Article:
Submitted: May 10, 2013
Upon Consideration of Plaintiffs' Motion to Dismiss Defendants' Counterclaim and Strike the Defendants' Sixth Affirmative Defense Denied.
This is a suit is for money damages resulting from an alleged breach of contract. While plaintiffs claim their right to relief is clear and unambiguous, defendants argue that under the terms of the contract, plaintiffs had 2 years in which to seek recoupment of the funds at issue here. As defendants' claim is in the nature of a "statute of limitations" defense, it appears as their Sixth Affirmative Defense in the pleadings. Defendants go one better, however, and affirmatively counterclaim that plaintiffs' efforts to recoup the money is itself a breach of contract by plaintiffs, to wit the 2 year limitations period in the contract. According to defendants, plaintiffs breached the contract by seeking repayment of the money after 2 years had elapsed since its initial payment.
Plaintiffs have moved to dismiss the counterclaim and to strike defendants' sixth affirmative defense. Plaintiffs argue that the Federal Energy Regulatory Commission ("FERC") has ruled the 2 year "limitations period" is not a limitation on plaintiffs' efforts to collect the amounts in controversy and, given this ruling by FERC, this Court has no "jurisdiction" over defendants' similar arguments, raised here.
"Jurisdiction" refers to the power of a court to decide. We are not convinced that the term is well used in this context. This Court clearly has "jurisdiction" to hear and decide this dispute - an avowal directly asserted by plaintiffs themselves in filing the complaint in this Court. Defendants fairly point out the illogic in plaintiffs' position: plaintiffs allege the Court has jurisdiction over their complaint but deny the Court has jurisdiction over the defense of the complaint.
The FERC case that resulted in the ruling on the inapphcability of the 2 year limitation period arose from plaintiffs' effort to oust City Power Marketing, LLC ("City Power") as a member of the PJM system. Citing two "events of defaulf under the Operating Agreement (one of which was City Power's failure to repay the money plaintiffs are suing for here), plaintiffs filed an action before FERC.  City Power apparently defended the ouster action by arguing, inter alia, that under the Operating Agreement, PJM had but 2 years in which to settle accounts with City Power and PJM failed to do so, rendering its claim that City Power had defaulted ineffective.  FERC considered City Power's argument and rejected it.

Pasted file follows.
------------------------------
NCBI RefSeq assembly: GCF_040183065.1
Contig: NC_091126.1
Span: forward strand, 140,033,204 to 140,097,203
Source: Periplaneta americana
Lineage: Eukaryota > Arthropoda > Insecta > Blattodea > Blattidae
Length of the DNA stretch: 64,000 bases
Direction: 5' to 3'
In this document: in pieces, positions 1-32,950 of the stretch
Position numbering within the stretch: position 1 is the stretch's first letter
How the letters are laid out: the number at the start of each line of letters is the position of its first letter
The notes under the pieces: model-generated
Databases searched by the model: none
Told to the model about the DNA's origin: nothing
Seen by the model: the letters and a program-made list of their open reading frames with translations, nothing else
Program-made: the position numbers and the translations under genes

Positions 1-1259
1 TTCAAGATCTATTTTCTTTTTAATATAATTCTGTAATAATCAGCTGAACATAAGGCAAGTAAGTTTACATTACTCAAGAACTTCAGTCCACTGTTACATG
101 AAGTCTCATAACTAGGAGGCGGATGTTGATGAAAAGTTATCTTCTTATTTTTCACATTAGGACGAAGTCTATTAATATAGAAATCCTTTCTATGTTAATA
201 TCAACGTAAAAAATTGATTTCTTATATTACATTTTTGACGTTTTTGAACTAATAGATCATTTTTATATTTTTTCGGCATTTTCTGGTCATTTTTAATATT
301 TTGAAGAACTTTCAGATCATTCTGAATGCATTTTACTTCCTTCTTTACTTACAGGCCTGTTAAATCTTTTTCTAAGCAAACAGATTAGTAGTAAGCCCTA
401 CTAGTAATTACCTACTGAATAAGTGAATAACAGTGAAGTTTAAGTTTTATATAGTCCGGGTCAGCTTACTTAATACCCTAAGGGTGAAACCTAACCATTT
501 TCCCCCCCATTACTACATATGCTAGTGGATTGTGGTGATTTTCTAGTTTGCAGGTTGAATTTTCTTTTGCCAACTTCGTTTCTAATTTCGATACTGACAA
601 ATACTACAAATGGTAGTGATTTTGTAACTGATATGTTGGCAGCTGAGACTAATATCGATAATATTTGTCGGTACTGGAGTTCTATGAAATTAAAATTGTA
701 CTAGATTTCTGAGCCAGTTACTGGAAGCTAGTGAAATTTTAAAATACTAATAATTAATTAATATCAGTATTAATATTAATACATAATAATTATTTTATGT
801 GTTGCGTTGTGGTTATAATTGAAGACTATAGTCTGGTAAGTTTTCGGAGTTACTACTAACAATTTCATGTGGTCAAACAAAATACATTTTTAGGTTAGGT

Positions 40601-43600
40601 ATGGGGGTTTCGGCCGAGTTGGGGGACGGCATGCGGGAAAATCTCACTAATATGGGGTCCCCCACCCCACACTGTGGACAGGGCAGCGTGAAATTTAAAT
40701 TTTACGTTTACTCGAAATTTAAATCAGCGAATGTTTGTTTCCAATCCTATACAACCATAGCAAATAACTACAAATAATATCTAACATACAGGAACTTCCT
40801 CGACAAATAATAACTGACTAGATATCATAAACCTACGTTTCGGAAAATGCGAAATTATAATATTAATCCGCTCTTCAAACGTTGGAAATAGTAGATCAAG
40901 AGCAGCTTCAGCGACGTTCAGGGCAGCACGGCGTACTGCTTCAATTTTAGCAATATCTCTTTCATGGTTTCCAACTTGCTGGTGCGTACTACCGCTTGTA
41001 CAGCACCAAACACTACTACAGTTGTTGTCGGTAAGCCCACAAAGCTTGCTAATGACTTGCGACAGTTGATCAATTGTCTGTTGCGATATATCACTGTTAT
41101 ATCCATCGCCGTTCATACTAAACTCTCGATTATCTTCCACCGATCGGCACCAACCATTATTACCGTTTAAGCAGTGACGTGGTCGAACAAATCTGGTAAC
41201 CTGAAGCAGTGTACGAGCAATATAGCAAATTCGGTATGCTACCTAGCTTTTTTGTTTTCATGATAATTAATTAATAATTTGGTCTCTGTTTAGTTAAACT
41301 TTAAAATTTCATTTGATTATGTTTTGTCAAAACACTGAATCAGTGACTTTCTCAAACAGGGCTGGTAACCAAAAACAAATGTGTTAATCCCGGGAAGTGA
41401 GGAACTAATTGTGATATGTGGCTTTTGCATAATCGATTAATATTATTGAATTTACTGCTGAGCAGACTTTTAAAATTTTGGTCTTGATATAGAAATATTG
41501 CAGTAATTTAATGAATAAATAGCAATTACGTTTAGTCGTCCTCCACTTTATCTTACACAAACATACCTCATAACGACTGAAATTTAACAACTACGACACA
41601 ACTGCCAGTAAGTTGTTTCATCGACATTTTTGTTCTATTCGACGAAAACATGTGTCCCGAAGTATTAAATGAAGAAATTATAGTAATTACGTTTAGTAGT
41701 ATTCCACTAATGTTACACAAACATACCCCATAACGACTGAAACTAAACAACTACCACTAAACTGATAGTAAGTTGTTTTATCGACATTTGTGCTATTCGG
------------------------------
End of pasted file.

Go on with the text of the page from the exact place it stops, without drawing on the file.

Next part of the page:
FERC's decision certainly implicates the doctrines of collateral estoppel, res judicata and related issues of claim/issue preclusion. And even if those doctrines were not implicated, the Court is interested in what, if any, precedential effect the FERC ruling ought to be given in this dispute. But plaintiffs' motion to dismiss asks too much. Under plaintiffs' view, any issue raised and decided within a federal administrative hearing would not only have preclusive effect (a point that is certainly "up for grabs, ") but would also divest state courts and federal district courts of jurisdiction. While there can be no question that the preemptive reach of federal administrative agencies is broad, we are not convinced that their reach extends to divest state courts of their statutory jurisdiction.  Plaintiffs would have us rule on the merits of their complaint while denying defendants any defense to the action. That position is inconsistent with the Court's general jurisdiction and unsupported by any of the cases cited by plaintiffs in their moving papers.
Procedurally, after this complaint was filed by plaintiffs in state court, defendants removed it to federal court, which is indeed a court of limited jurisdiction. That was where plaintiffs first moved to dismiss the counterclaim, citing the limited jurisdiction of federal courts. We have no opinion on whether plaintiffs' argument had any more currency in federal court. But we remain unconvinced that, to the extent plaintiffs argue that the administrative ruling had jurisdictional effect, it divested this Court of jurisdiction. This case was remanded by the federal court to this Court, a court of general jurisdiction. We think defendants' counterclaim may well be foreclosed; but if it is foreclosed, it is not because this Court lacks jurisdiction over the dispute or defendants' counterclaim.
Thus, insofar as plaintiffs' motion is limited to a request to dismiss the counterclaim based upon the Court's alleged lack of jurisdiction, the motion is DENIED. While the Court may have its questions about the viability of defendants' counterclaim and affirmative defense in light of the FERC ruling, we conclude that this Court nonetheless has jurisdiction to rule on those questions in due course.
IT IS SO ORDERED.
Very truly yours,
Charles E. Butler Judge